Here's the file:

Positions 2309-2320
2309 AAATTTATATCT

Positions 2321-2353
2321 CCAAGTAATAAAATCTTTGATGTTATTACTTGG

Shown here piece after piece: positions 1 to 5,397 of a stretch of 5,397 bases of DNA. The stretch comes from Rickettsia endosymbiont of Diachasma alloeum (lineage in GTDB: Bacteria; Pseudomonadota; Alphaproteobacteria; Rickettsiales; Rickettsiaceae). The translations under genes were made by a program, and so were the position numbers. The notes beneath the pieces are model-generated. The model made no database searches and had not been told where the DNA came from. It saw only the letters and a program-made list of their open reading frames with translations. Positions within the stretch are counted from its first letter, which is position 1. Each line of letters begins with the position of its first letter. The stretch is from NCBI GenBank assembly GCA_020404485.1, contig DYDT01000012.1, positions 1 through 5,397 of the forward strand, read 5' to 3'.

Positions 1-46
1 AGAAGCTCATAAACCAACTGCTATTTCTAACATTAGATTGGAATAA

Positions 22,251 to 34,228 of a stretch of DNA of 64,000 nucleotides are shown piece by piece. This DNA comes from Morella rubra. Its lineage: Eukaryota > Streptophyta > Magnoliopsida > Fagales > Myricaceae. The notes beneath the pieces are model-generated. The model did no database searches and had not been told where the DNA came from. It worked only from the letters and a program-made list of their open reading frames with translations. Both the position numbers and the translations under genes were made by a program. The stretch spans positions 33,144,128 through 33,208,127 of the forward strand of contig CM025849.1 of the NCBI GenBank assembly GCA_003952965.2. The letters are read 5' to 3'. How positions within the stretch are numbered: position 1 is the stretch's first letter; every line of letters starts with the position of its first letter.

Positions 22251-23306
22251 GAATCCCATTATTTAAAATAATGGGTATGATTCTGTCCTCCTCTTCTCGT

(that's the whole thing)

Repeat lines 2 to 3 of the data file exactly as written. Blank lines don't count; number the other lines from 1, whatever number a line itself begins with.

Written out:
2309 AAATTTATATCT

Positions 2321-2353